Relationship between attention-deficit hyperactivity disorder symptoms and problem gambling: A mediation analysis of influential factors among 7,403 individuals from the UK (open access article)

Jacob, L., Haro, J. M., & and Koyanagi, A. (2018). Journal of Behavioral Addictions, 7(3), 781–791. doi: 10.1556/2006.7.2018.72

Background and aims: Our goal was to examine the association between attention-deficit hyperactivity disorder (ADHD) symptoms and gambling problems, and to identify potential mediating factors of this association. Methods: This study used cross-sectional, community-based data from 7,403 people aged ≥16 years who participated in the Adult Psychiatric Morbidity Survey 2007. ADHD symptoms were assessed using the Adult DHD Self-Report Scale (ASRS) Screener. Problem gambling was assessed using a questionnaire based on the 10 DSM-IV diagnostic criteria for pathological gambling. Respondents were classified as having no problem, at-risk, or problem gambling. Logistic regression and mediation analyses were conducted to analyze the association between ADHD symptoms (i.e., ASRS score ≥14) and problem gambling and the role of several variables in this association. Results: The prevalence of at-risk (5.3% vs. 2.4%) and problem gambling (2.4% vs. 0.6%) was higher in individuals with ADHD symptoms than in those without ADHD symptoms. ADHD symptoms were significantly associated with both at-risk (OR = 2.15; 95% CI = 1.22–3.79) and problem gambling (OR = 3.57; 95% CI = 1.53–8.31) when adjusted for age, sex, and ethnicity. Common mental disorders (CMDs; i.e., depression and anxiety disorders) (mediated percentage = 22.4%), borderline personality disorder (BPD) traits (22.1%), stressful life events (13.2%), stress at work or home (12.6%), alcohol dependence (11.8%), and impulsivity (11.2%) were significant mediators in the ADHD–gambling association. Discussion and conclusions: Overall, ADHD symptoms were positively associated with problem gambling. CMDs, BPD traits, and stressful life events were important mediators in this relationship. Access full article

 

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Online gambling: Addicted to addiction / Tim Cowen and Phillip Blond [open access e-publication]

[From the executive summary] In May 2018, the Government announced the introduction of a £2 limit on Fixed Odds Betting Terminals (FOBTs). ResPublica campaigned for this in the 2017 Paper, ‘Wheel of Misfortune’, which demonstrates the impact these machines have upon gamblers at risk of developing a problem, and indicates the more general problem for society at large. Following on from this, ResPublica published the report ‘Watershed’, which has argued for government to close the legislative loopholes that exist in gambling advertising. This report builds on the recommendations in the previous ResPublica reports, developing a growing package of reforms to make the gambling industry more sustainable and responsible. Access e-publication online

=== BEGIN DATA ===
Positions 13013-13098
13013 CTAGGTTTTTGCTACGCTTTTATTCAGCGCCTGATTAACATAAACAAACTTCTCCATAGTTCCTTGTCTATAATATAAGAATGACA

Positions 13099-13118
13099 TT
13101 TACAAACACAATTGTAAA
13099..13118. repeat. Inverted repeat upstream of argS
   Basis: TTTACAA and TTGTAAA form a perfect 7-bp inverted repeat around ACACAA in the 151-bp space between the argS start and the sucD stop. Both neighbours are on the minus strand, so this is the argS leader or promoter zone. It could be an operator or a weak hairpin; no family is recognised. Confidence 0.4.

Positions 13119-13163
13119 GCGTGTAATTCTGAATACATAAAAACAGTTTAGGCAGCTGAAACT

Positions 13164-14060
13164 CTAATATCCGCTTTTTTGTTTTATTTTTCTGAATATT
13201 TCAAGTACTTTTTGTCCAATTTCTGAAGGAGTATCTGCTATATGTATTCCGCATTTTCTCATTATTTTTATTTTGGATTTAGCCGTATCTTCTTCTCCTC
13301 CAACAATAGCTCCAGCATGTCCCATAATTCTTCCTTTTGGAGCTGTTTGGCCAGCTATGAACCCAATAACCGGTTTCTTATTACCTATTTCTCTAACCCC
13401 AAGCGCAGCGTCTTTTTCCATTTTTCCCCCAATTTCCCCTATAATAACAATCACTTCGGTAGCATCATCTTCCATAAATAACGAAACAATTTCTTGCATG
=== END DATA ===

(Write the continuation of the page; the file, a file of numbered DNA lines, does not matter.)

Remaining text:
About the Campaign for Fairer Gambling
The Campaign for Fairer Gambling is a not-for-profit organisation that aims to ensure delivery and enforcement of the licensing objectives of the 2005 Gambling Act, including preventing gambling from being a source of disorder or crime, ensuring that gambling is conducted in a fair and open way, and protecting children and other vulnerable persons from being harmed or exploited by gambling.

About ResPublica
The ResPublica Trust (ResPublica) is an independent non-partisan think tank. Through our research, policy innovation and programmes, we seek to establish a new economic, social and cultural settlement. In order to heal the long-term rifts in our country, we aim to combat the concentration of wealth and power by distributing ownership and agency to all, and by re-instilling culture and virtue across our economy and society.

“Impulsiveness and urgency:” Gambling advertising and the 2018 soccer World Cup [open access article]

Newall, P. W. S., Thobhani, A., Walasek, L., & Meyer, C. (2018). https://doi.org/10.31234/osf.io/3uc9s